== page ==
I LOVED this book! It's a masterful concoction of espionage and the supernatural, set towards the end of World War II (which should make Vin happy, except I'm never lending it to him, 'cause he takes forever to read anything). Spiced with liberal doses of the Arabian Nights and Hebraic mythology, and a sprinkling of Rudyard Kipling, it manages to be both excitingly and intelligently written. Powers even pulls off the neat trick of stirring in a truly daunting heap of exposition while never once diluting the narrative flavor. The characters are solidly drawn, the pace is expertly maintained, and a couple of the plot twists managed to surprise even me, jaded mythology nerd that I am.
What's not to love? It was so good, it even made my list of The Five Books I Would Save If They Were Going To Burn Everything Else.
The Five Books I Would Save If They Were Going To Burn Everything Else
(in no particular order)
1. The Lord of the Rings by J.R.R. Tolkien (which is a single novel, not a trilogy; ask any Tolkien scholar)
2. The Name of the Rose by Umberto Eco
3. The Moor's Last Sigh by Salman Rushdie
4. The Lions of al-Rassan by Guy Gavriel Kay
5. Declare by Tim Powers
Upon inspection of this list, it would seem I particularly enjoy books titled 'the blank of blank'. I used to have some other titles on this list (Yup, this is the kind of thing I actually ponder periodically!), but since they have spun into multi-book series, they no longer qualify under my single-book rule.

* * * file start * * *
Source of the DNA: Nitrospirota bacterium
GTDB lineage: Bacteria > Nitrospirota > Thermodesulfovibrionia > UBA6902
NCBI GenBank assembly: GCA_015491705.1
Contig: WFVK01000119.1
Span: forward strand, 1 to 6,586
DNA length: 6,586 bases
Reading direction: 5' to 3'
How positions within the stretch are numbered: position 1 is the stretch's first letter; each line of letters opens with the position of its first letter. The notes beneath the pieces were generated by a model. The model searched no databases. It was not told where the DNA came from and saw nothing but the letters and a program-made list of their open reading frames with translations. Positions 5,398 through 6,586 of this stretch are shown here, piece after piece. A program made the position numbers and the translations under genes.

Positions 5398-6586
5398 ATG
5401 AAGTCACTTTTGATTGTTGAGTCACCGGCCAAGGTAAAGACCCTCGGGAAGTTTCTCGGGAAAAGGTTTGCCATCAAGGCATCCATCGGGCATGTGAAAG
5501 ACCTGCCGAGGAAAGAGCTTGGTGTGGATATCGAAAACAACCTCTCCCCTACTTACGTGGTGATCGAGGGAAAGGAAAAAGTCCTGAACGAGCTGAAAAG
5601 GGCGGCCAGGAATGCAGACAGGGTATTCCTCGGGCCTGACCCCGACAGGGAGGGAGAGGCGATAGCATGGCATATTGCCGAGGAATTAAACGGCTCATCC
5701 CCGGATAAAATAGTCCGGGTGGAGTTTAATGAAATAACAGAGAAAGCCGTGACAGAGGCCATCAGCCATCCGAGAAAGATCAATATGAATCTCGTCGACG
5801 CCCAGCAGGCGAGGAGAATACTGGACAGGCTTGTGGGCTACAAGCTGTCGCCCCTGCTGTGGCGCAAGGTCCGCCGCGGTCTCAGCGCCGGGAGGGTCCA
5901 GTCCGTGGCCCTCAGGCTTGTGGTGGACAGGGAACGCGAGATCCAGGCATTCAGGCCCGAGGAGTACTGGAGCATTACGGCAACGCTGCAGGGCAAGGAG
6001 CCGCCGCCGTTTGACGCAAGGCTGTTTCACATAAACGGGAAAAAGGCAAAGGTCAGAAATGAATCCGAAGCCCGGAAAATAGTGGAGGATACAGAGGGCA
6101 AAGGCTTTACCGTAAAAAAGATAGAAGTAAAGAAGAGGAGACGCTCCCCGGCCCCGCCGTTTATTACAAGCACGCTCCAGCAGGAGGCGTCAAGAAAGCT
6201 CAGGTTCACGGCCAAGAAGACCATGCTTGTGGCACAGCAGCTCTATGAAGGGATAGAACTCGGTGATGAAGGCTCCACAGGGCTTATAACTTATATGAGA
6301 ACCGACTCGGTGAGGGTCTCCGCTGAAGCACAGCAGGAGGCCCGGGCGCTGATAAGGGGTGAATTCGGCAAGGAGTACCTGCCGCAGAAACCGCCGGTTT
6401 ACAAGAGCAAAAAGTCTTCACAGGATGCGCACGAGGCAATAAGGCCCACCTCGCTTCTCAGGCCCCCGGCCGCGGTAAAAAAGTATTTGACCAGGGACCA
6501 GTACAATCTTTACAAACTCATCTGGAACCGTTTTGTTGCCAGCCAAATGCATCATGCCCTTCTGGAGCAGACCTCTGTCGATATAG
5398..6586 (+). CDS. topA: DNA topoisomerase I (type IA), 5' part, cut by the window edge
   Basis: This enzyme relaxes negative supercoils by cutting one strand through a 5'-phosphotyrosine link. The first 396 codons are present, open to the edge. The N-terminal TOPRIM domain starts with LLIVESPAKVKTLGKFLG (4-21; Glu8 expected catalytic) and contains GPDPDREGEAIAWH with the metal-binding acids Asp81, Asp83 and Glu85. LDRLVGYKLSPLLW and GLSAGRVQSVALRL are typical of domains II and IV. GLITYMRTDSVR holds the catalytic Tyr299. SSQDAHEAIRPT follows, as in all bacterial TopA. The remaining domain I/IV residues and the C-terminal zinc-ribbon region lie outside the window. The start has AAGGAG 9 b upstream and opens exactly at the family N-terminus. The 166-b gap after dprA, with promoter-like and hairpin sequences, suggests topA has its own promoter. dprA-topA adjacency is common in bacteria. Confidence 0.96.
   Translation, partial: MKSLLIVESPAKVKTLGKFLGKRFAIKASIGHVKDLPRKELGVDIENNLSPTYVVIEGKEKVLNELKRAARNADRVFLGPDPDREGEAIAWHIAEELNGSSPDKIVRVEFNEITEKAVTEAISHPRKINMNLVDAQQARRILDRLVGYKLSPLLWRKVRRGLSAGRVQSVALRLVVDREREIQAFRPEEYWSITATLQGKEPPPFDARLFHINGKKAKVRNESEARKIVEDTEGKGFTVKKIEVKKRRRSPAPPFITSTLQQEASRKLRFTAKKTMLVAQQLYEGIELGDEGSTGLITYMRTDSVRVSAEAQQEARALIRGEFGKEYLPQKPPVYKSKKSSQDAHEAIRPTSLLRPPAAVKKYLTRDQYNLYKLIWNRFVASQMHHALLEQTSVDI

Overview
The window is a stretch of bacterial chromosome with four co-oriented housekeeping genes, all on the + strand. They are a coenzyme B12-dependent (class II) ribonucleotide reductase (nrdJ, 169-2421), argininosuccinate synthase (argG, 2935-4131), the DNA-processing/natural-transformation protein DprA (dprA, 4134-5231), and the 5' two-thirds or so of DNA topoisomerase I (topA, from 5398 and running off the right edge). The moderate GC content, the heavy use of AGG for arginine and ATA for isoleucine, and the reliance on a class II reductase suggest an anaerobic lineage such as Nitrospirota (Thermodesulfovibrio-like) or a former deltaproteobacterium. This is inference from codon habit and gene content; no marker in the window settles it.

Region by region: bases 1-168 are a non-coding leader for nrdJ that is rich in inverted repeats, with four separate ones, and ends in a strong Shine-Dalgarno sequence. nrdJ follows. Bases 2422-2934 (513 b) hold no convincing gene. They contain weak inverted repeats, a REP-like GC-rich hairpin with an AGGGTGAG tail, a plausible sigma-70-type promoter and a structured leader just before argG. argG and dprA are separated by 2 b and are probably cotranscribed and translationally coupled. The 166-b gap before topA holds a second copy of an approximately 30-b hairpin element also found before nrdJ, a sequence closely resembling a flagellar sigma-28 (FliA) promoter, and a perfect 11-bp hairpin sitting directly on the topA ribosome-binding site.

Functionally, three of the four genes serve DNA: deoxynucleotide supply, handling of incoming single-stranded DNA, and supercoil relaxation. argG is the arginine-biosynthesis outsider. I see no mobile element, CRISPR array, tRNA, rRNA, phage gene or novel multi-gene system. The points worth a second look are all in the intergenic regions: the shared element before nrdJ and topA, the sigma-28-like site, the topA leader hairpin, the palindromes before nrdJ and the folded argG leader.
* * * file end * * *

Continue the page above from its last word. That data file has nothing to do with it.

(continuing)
I woulda saved G.G. Marquez's One Hundred Years of Solitude too, but Dean is going to save that anyway, and besides, it doesn't start with the word 'the'.
Not the book by Katherine Neville (although I enjoyed that one when it came out way back in my college days), but the years that Dean and I have been married. It was our anniversary last Monday, and he spoiled me silly with dinner at Chateau 1771 (If you haven't tried their coffee pie, you should.), gorgeous white lilies (my favorite flower), and a tri-gold bracelet that I am still gloating over two days later. You know you really love a piece of jewelry when you find yourself gesticulating madly in conversation just to show it off.
Most of the time I don't even realize that eight years of almost entirely happy marriage is a rare thing nowadays. (And even our unhappinesses have always been caused by something external, not a problem between us.) Probably it helps that I adore my husband, and consider him the smartest, sweetest, silliest, sexiest man on the planet.
And no doubt it helps that he will forgive me nearly anything, even embarrassing him half to death as I have right now. Love you, Husband!